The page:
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Hugh Hefner: 1926-2017; Trump Looking to Rebound. Aired 5- 5:30a ET
Aired September 28, 2017 - 05:00 ET
THIS IS A RUSH TRANSCRIPT. THIS COPY MAY NOT BE IN ITS FINAL FORM AND MAY BE UPDATED.
[05:00:05] HUGH HEFNER, PLAYBOY FOUNDER: And that's part of what "Playboy" is all about.
Well, I have never real thought of it as a sex magazine. What I've tried to do is create a lifestyle magazine for men.
ANDERSON COOPER, CNN HOST: What's your definition of obscenity?
HEFNER: Racism, war, bigotry, but sex itself, no. What is sad and cold world this would be if we weren't sexual beings. I mean, that's the heart of who we are.
(END VIDEO CLIP)
DAVE BRIGGS, CNN HOST: This morning, tributes are pouring in for the man who was affectionately known as Hef.
Jenny McCarthy, one of the many celebrities who posed for the cover of "Playboy" tweeting this: Rest in peace, thank you for being a revolutionary and changing so many people's lives, especially mine. I hope I made you proud. #pmoy94, meaning playmate of the year 1994.
CHRISTINE ROMANS, CNN ANCHOR: Overnight, crowds gathering outside the Playboy Mansion, paying respects. More of the same at Hefner's star on the Hollywood Walk of Fame. Hugh Hefner is survived by his wife and four children.
BRIGGS: I like this quote: Life is too short to be living somebody else's dream. Hugh Hefner.
ROMANS: All right. President Trump finally unveiling his tax reform plan, proposing the biggest overhaul in decades.
(BEGIN VIDEO CLIP)
DONALD TRUMP, PRESIDENT OF THE UNITED STATES: This is a once in a generation opportunity, and I guess it's probably something I could say that I'm very good at. Our framework includes our explicit commitment that tax reform will protect low income and middle income households, not the wealthy and well-connected.
(END VIDEO CLIP)
ROMANS: Although the wealthy and the well-connected have a lot to be happy about in this tax reform plan. Still, most Americans will get tax cuts. This is tax reform and pretty much tax cuts for everyone.
It is just a blueprint. There are a lot of details that have been omitted. The tax-writing committee will fill in those details. That could take months or longer.
Here's what we know. Here are the outlines of this for business, tax cuts of corporate rates slash 20 percent, pass-through income cut to 25 percent.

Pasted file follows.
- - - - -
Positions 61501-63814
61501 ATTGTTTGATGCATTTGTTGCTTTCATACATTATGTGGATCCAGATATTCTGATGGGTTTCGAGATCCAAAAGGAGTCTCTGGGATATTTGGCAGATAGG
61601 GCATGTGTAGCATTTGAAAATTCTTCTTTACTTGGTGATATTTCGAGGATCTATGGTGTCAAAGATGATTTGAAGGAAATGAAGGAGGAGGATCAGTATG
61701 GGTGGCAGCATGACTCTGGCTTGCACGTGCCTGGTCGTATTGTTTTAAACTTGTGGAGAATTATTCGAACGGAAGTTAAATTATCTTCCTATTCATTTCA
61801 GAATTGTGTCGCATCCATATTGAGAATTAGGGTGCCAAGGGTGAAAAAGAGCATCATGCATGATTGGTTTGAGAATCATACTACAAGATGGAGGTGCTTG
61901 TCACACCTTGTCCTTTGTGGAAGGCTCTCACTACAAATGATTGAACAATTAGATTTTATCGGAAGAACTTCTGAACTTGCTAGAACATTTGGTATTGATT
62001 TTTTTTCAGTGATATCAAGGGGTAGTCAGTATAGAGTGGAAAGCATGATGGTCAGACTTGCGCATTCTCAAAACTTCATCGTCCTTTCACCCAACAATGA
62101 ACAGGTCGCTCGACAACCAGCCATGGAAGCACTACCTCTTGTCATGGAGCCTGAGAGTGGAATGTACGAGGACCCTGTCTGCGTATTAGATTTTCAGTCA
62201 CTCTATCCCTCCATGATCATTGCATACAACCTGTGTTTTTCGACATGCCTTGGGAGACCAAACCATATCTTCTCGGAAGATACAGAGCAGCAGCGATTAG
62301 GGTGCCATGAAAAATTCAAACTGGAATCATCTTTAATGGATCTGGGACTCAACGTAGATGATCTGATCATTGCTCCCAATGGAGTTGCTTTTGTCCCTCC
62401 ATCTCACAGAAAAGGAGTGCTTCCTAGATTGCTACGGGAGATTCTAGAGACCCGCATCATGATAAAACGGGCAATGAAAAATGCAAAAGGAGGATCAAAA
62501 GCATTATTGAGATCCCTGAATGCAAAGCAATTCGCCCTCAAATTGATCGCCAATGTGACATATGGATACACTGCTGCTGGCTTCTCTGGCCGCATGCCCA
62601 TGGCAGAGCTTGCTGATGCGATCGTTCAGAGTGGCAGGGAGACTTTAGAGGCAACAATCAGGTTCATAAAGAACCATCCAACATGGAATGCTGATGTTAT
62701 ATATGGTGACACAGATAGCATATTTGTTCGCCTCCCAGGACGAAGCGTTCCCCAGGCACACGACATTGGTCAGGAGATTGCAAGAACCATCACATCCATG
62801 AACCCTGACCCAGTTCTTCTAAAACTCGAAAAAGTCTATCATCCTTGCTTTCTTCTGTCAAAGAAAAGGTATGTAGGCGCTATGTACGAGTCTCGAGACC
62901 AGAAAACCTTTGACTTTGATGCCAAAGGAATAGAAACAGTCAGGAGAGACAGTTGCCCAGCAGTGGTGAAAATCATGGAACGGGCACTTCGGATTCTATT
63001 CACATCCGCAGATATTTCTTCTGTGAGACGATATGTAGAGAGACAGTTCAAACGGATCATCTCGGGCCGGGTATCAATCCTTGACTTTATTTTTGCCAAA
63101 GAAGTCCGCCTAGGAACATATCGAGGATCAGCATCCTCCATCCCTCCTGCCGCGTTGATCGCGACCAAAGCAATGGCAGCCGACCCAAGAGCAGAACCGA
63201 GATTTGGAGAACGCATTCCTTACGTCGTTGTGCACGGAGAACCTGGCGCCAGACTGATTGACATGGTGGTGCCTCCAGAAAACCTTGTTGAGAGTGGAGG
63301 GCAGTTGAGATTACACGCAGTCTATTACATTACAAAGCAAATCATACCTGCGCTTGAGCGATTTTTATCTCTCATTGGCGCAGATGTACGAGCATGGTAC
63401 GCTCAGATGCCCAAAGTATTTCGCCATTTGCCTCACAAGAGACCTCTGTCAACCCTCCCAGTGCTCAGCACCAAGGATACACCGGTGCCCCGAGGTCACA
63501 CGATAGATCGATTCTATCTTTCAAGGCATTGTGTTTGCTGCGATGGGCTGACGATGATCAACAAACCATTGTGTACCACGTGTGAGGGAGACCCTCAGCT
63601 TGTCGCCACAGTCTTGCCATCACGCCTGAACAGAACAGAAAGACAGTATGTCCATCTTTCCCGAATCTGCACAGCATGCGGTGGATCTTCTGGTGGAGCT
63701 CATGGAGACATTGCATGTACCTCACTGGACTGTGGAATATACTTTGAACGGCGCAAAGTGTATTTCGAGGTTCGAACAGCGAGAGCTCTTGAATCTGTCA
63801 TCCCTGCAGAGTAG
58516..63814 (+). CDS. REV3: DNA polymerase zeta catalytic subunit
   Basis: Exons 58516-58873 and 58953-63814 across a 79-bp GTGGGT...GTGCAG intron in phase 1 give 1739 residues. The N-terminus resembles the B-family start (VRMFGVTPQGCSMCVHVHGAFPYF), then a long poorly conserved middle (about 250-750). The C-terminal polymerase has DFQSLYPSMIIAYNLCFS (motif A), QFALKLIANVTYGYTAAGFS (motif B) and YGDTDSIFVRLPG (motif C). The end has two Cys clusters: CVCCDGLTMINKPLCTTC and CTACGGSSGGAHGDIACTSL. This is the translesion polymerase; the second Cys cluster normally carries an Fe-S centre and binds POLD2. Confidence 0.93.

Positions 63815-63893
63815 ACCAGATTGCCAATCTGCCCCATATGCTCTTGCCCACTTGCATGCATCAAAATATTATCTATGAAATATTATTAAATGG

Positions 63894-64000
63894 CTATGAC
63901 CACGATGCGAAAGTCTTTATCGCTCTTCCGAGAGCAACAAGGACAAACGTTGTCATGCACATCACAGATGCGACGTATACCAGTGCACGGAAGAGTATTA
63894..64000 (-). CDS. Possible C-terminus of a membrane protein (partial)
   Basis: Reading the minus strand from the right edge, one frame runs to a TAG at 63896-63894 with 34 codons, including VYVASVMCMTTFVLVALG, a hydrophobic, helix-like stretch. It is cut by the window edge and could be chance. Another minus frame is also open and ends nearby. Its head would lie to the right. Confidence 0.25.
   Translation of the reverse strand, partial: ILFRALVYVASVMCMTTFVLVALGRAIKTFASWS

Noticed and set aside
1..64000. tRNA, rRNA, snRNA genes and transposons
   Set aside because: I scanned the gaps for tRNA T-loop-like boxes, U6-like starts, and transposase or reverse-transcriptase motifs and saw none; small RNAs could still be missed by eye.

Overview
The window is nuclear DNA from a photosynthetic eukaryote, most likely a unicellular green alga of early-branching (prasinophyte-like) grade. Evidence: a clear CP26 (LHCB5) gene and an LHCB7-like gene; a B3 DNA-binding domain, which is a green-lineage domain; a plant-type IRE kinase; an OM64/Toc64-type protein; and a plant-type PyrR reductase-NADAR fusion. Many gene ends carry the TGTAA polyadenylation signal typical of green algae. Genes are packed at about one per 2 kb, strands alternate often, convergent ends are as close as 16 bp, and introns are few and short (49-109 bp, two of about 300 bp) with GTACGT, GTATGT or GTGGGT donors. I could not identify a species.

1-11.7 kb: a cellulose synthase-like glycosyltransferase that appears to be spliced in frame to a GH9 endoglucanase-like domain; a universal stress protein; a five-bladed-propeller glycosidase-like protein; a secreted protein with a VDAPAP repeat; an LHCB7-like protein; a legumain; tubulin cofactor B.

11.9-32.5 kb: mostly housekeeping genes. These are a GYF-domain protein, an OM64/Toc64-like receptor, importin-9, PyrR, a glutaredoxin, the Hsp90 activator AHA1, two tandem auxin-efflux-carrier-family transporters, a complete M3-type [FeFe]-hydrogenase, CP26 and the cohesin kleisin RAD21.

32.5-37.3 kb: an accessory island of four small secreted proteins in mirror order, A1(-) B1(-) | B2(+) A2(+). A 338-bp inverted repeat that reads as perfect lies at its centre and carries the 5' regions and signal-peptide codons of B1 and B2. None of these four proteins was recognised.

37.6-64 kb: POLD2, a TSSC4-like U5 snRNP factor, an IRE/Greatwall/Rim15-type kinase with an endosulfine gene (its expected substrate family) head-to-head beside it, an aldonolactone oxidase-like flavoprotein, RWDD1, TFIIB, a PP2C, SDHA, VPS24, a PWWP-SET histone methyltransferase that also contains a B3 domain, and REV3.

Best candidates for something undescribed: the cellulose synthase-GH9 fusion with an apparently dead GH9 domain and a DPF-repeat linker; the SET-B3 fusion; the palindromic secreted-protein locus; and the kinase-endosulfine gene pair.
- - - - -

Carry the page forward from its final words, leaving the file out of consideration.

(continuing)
For individuals, a simpler tax code. Seven tax brackets collapse down to three. No income ranges yet. Again, that has to be written by the tax writers on the committees, but it cuts the top rate to 35 percent.
In the fine print here, though, it does allow lawmakers to add a fourth tax bracket, above 35 percent. As you know, Trump has said he is open to raising taxes on the rich. Now, the actual lowest rate is up about 2 percentage points, but the White House says most low income earners will not pay taxes. That's because the plan doubles the standard deduction, meaning the first $12,000 is tax free for individuals, $24,000 for couples.
There's some wrinkles in there too. How can the plan double that deduction? Well, it eliminates personal exemptions along with most tax breaks. The only mortgage interest and charitable deduction.
Also this plan boosts the child tax credit. Student loan interest, medical expenses, state and local taxes, there are deductions on the books now for all of those things. Those are all gone.
The last one will hurt people in high tax and mostly blue states. State and local taxes that you can write off in your federal return. That will draw criticism. Also criticism of this plan eliminate the estate tax and alternative minimum tax, both of those will help the wealthy. Both of those will help Donald Trump and rich real estate developers.
Also a concern the plan doesn't say how it will pay for all these cuts, about $5.8 trillion over the next 10 years. Killing tax loopholes will help. We'll have to find a lot of offsets. But that will only race $3.6 trillion, leaving a $2.2 trillion deficit.
And some folks have been digging into this personal exemption and getting rid of the personal exemption, folding that into the doubling the standard deduction and said, if you have four kids or five kids, if you have a big family, you could end up -- middle class family with a lot of kids --
BRIGGS: Could pay more.
ROMANS: -- could pay more.
We just can't say, because by design, these things are going to be filled in by the tax writing committees.
BRIGGS: And by design, you knew Democrat would frame this as a payoff to the rich. ROMANS: Sure.
He does not believe in that. He says this is a middle class miracle. Your point is a lot is vague. How will we learn if this is a payoff? Through the middle class or through the rich? What details will be revealed?
ROMANS: Well, we need to find out what -- where these tax brackets, what income they have. That's first.